Developing your trans sense of style is one of the biggest challenges trans women face, especially early in their public life. Learning about fashion and clothing choices and figuring out what styles work best for you is no easy task until now. Cis-gendered women grow up with mothers, sisters, and friends with whom they learn about clothing and make-up who help develop their sense of fashion. Trans women don’t have those types of experiences to draw upon, so it’s generally an ongoing learning process, which can end up being costly and time consuming, as well as frustrating. I know, I’ve been there.
So we are introducing the Style Bible with resources from the best of the fashion mavens out there. It’s comprehensive but easy to read. How do you eat an elephant?? Why, one bite at a time and that is what we will do. Browse through the many links, check out the style puzzle and keep coming back. What you want to know is here.
Many trans women start off buying clothes online because they’re not quite ready to venture out in public to buy women’s clothing, so doing it online is a safer and easier alternative, although there are a few easily overcome pitfalls to online buying. But being able to try things on in a store and see how they look and fit is also important, and you don’t want to miss out on the experience of being able to go out in public and be yourself and the enjoyment of shopping.
Figuring out clothing sizes can be tricky and frustrating because sizes vary from brand to brand and from store to store; a size 6 may fit perfectly in one brand, but the same size in a different brand may not fit at all. There is also the issue of the differences in the build of a cis woman versus a trans woman and how that translates into clothing.
One of the more common problems is that males tend to have broader shoulders which has a large influence in how a women’s top will fit on a trans woman’s body. For instance, a trans woman can usually wear a size or two smaller in a sleeveless style than in a style which covers the shoulders, such as a blouse, and a top which fits the shoulders will likely be too big around the waist. It’s helpful to find a good tailor to make alterations when needed. It’s also important to learn which fabrics will shrink when washed so you can account for shrinkage and buy the right size, and how to launder clothes the right way.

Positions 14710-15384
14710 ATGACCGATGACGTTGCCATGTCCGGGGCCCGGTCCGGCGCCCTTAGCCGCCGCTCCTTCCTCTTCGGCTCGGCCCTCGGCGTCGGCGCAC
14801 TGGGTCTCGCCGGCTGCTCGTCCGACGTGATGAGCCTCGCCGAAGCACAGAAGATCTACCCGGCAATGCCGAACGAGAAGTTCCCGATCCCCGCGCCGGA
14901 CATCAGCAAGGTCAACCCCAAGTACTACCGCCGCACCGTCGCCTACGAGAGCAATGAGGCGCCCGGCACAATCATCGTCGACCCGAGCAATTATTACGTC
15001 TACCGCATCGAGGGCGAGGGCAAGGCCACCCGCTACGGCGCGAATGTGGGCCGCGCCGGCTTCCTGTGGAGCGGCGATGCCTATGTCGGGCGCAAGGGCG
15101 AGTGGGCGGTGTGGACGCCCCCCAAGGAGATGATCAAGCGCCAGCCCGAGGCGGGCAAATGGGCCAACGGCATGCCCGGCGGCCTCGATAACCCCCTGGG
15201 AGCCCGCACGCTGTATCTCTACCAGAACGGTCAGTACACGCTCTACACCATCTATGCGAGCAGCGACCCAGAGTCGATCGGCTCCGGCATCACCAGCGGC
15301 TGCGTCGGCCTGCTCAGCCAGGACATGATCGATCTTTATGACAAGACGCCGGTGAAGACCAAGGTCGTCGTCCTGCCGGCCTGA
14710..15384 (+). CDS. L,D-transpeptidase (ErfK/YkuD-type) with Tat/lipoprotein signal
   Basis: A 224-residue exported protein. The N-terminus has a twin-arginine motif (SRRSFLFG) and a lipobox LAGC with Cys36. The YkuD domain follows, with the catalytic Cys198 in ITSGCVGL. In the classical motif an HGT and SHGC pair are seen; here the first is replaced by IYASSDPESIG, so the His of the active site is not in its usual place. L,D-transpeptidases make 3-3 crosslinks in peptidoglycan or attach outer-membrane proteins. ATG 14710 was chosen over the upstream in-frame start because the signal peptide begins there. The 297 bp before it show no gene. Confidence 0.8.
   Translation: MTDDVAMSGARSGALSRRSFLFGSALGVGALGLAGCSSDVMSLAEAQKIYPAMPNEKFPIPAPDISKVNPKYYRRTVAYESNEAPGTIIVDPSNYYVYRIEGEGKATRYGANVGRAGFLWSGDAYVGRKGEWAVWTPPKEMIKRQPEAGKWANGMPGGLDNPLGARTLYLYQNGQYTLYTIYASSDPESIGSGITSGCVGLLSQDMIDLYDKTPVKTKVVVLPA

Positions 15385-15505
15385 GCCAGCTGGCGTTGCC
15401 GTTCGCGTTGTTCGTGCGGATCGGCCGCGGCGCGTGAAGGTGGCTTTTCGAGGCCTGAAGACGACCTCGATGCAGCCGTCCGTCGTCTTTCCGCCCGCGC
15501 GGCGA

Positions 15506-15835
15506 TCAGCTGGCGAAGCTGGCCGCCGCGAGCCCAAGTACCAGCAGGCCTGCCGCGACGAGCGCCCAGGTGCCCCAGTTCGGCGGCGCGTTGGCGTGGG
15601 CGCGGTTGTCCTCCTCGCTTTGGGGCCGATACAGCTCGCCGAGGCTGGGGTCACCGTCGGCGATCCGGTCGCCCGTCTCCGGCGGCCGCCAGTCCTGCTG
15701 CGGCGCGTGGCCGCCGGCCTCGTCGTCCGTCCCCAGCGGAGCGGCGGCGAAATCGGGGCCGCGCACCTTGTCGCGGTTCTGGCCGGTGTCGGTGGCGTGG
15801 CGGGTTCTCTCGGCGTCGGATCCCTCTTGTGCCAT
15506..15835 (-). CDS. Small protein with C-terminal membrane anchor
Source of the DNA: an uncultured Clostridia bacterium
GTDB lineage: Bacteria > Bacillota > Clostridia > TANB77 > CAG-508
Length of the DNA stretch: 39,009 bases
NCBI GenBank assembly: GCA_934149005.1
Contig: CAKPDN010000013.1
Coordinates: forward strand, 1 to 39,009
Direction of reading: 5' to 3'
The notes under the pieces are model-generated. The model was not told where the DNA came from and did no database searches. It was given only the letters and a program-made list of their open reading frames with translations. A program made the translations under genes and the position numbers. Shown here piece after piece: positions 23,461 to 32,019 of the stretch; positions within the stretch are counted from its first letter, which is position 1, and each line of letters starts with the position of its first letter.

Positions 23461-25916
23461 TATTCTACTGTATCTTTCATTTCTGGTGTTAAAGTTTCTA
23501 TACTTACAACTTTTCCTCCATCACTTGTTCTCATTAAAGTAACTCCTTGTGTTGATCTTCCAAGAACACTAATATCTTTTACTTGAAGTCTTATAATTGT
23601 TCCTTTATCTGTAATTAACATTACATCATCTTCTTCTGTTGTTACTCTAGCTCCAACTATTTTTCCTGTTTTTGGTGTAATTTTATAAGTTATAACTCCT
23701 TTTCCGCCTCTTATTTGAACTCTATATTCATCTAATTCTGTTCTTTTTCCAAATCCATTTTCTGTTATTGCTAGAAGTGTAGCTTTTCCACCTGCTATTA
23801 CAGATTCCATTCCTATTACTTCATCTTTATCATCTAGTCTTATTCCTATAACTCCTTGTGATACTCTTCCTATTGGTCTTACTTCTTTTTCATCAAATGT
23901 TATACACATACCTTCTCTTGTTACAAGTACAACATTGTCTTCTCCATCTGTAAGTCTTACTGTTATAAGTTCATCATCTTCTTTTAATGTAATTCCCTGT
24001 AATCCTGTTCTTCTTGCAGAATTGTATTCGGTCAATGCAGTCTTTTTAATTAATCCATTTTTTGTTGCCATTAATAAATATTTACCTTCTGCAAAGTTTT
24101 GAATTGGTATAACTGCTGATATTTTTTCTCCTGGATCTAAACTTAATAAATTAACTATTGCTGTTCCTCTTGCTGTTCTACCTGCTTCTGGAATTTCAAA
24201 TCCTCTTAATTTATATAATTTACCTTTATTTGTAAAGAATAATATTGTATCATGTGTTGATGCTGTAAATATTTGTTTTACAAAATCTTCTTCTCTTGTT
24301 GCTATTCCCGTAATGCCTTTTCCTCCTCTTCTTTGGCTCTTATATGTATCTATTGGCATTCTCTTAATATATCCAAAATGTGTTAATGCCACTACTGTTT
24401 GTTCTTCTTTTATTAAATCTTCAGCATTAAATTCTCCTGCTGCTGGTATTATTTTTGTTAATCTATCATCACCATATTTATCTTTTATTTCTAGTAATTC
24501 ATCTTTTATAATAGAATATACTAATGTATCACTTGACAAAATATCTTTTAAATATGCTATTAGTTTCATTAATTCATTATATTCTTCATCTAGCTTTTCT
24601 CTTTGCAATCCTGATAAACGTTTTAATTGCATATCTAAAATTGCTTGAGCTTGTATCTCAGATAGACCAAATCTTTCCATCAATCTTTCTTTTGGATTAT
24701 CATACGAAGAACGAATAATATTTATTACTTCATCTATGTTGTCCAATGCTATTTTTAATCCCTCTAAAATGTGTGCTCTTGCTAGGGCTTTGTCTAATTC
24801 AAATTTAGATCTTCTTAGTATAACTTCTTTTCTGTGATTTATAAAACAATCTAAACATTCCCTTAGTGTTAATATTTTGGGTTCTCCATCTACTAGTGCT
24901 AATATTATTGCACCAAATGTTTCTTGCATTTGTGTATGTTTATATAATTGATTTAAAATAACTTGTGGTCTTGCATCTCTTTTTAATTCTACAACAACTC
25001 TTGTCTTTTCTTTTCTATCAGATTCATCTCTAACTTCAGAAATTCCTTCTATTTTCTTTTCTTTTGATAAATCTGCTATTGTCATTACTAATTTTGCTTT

As far as bras go, it’s best to go to a store and get measured and fitted by someone who knows what they’re doing. It can be a bit overwhelming trying to make sense of the seemingly endless combinations of sizes and style options, so let the professionals help you on this one.
The process of coming out is basically like going through adolescence and puberty again, along with the same desires to experiment and express yourself. Having had to repress their feminine side for so long, many trans women initially opt to wear ultra-sexy and tight clothing, which while fun to wear, is usually not appropriate to wear for a trip to the grocery store or the library. And this ends up drawing unwanted attention and you essentially end up outing yourself, which early on in the coming out process is the one thing which many trans women fear the most.
Taking the time to observe other women out in public is a great way to learn, and something which is highly recommend. Notice what women wear when out running errands at the store or during a typical day. The majority of women usually wear something simple like jeans and a top; nothing too fancy.
What you won’t see are women wearing gowns or tight sexy skirts or dresses and five inch heels. The lesson to be learned from this is to dress appropriately for the situation; nothing draws attention quicker than being dressed inappropriately. When it comes to shoes the same rules apply; observe, and wear shoes appropriate to the situation. Going to the grocery store wearing five inch stilettos is not a good idea.